LAC: On that note, which of the insects mentioned in your book did you find most appealing?

DG: I loved the escamoles, which are the larvae stages of a certain kind of ant that’s found mostly in Mexico. They’re considered akin to Caviar in Mexico; they’re very prized and they’re wonderful. 

LAC: If you could go back in time and NOT have eaten one thing you consumed during the research of this book, what would it be?

DG: I learned something from everything that I ate. The thing I regret is eating whale. At the time I did that, I was largely ignorant of the ecological and political arguments surrounding it. I was traveling and I was in Iceland; it’s a place where people eat whale. I have always been the kind of traveler who ate what was offered to me as part of the experience and also because it’s an extension of hospitality. But I came to regret that very quickly. 

LAC: In your book, you document your experience at a “Weed Dinner,” during which the chef said that, “In 10 years, marijuana will be the new oregano.” Do you think marijuana will come to be considered a traditional ingredient?

DG: Everything is changing about this country’s attitude toward marijuana. I think 10 years ago, that would have sounded outlandish, and today, it sounds much more feasible. It is always true that non-traditional ingredients move from seeming implausible to seeming everyday. You have to remember there was a time where Hawaiian punch was a delicacy in this country, marinated artichokes were unheard of and baby corn was exotic. We don’t always have the longest memories for how these entered our vernacular. 

LAC: You are from the East Coast but you live in L.A. What role did you want L.A. to play in your book?

DG: L.A. is uniquely positioned geographically between two regions of historical necessity eating — Latin America and Asia — and is also the point of entry for migrants from those regions. L.A. has an incredibly diverse and eclectic food scene. The chefs here have been able to experiment really freely with what is available here. For many years — maybe until now — L.A. has not been considered a great food capital of America. So chefs have experimented here without the burden of that pressure of being New York or San Francisco. We’re also 12 hours away from Paris, which I think makes a huge difference in terms of the kinds of foods that come to the forefront here. New York’s eating culture has been shaped by Paris; we just don’t have that, we’re so far away from Europe. [But] we’re much closer to different eating traditions which do not emphasize the same ingredients, but in general, those cultures are much more open to a wider array of animals and also eating lower on the food chain.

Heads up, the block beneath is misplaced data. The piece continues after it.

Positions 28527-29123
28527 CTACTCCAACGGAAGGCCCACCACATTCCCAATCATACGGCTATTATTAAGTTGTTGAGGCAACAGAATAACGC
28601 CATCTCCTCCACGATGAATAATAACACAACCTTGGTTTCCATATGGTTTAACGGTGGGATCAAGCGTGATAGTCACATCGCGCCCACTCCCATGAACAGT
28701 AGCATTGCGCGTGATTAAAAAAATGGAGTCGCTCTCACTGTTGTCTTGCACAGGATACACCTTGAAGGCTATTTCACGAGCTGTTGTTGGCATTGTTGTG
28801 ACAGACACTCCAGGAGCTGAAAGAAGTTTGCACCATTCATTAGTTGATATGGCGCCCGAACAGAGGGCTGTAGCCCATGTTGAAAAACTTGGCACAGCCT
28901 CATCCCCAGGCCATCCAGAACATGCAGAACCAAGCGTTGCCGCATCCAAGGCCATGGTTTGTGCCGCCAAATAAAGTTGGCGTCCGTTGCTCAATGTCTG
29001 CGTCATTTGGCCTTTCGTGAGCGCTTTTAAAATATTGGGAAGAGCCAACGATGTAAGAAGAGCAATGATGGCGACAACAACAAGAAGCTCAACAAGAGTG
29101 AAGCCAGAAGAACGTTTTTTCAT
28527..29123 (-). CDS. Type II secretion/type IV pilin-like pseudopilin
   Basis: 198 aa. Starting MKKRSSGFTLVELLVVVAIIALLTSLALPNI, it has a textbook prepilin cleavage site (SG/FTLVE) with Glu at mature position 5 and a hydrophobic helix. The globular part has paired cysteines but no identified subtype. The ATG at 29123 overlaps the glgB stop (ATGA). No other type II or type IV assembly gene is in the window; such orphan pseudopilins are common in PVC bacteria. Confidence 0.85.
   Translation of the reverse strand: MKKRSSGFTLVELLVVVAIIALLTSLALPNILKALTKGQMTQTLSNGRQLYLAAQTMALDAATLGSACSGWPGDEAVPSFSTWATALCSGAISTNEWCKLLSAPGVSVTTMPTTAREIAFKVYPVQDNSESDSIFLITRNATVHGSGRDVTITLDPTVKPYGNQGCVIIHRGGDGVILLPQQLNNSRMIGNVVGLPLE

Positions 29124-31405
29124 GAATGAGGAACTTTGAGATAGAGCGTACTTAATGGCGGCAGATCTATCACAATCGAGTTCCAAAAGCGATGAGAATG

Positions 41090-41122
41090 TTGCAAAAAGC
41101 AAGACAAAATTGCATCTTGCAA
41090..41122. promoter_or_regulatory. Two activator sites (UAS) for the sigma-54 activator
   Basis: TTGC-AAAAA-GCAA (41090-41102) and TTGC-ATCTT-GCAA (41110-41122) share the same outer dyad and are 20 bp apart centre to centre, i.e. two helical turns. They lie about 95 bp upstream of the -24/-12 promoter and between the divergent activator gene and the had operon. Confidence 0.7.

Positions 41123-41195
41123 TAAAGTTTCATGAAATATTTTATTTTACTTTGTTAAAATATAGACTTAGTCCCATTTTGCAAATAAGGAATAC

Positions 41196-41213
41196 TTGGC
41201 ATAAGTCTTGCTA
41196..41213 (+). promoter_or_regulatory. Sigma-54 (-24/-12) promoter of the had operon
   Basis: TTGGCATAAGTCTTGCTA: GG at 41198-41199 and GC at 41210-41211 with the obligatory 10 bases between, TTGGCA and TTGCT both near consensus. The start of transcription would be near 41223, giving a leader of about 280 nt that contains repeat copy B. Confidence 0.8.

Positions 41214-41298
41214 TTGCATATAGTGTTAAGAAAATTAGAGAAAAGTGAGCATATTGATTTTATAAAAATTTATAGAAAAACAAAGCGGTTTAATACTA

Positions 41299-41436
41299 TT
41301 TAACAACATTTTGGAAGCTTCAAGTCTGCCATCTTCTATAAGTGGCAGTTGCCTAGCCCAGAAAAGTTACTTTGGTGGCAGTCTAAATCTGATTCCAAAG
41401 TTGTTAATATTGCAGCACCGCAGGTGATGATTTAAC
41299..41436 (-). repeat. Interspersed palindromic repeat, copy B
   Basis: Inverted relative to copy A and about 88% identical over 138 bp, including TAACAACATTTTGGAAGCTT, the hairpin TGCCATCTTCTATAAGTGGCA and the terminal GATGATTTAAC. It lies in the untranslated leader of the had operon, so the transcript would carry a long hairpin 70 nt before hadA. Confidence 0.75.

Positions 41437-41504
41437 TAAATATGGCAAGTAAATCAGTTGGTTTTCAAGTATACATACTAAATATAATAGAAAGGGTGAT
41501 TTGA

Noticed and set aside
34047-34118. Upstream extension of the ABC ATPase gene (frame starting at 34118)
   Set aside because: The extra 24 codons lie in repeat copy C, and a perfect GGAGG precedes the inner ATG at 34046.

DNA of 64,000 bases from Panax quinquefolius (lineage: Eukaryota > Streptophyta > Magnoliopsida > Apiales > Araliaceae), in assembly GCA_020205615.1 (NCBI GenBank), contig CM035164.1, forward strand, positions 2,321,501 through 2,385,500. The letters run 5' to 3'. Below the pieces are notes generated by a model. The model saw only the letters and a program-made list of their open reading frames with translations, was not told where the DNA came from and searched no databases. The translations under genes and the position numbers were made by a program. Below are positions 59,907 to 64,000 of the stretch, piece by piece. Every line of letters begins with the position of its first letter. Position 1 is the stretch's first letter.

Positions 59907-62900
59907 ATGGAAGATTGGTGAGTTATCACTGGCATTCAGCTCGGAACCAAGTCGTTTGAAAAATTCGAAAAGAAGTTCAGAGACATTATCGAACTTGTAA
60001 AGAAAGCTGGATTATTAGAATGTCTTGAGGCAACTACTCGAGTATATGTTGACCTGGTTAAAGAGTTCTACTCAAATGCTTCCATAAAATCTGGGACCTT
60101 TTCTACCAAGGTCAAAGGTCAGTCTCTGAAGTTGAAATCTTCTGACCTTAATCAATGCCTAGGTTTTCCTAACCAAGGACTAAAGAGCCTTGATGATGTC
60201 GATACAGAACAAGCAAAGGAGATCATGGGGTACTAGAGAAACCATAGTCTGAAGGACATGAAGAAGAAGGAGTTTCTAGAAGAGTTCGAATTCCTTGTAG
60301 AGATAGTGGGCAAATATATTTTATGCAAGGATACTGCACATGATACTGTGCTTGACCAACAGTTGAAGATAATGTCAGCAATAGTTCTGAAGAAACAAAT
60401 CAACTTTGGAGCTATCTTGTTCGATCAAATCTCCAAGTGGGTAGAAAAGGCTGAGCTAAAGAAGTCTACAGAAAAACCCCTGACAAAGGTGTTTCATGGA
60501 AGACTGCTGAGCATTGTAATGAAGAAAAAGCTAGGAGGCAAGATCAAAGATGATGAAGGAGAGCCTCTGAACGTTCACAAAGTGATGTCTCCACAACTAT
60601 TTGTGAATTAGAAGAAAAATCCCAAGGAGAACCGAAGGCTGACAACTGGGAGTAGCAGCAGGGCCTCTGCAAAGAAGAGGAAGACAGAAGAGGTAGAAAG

LAC: As an East Coaster, how would you assess the culinary scene in this city?

DG: It is vibrant, vital and predicting where the rest of the country is going. 

LAC: It can be hard for people outside of L.A. to appreciate the impact that Jonathan Gold — the subject of the book’s first chapter — has had on this city and the culinary scene as a whole. How would you characterize the role Gold plays in L.A. and in the modern culinary world?

DG: He is the “Pied Piper” of food adventurers in Los Angeles, and he’s been playing that role for 25 years. I would say that he invented that role and, in large part, he invented his audience. That audience has become the model for adventurous eaters across the country. Of course, there are other influences—Anthony Bourdain is one; Andrew Zimmern is another—but those guys are doing something that Gold was doing first. Gold’s reach is more local because he was writing for a local paper, as opposed to a national TV show; people who are on television have a broader reach. But I think he made a template and he created a generation of adventurous eaters. 

LAC: How has your eating habits changed since starting on this exploration of foodie culture?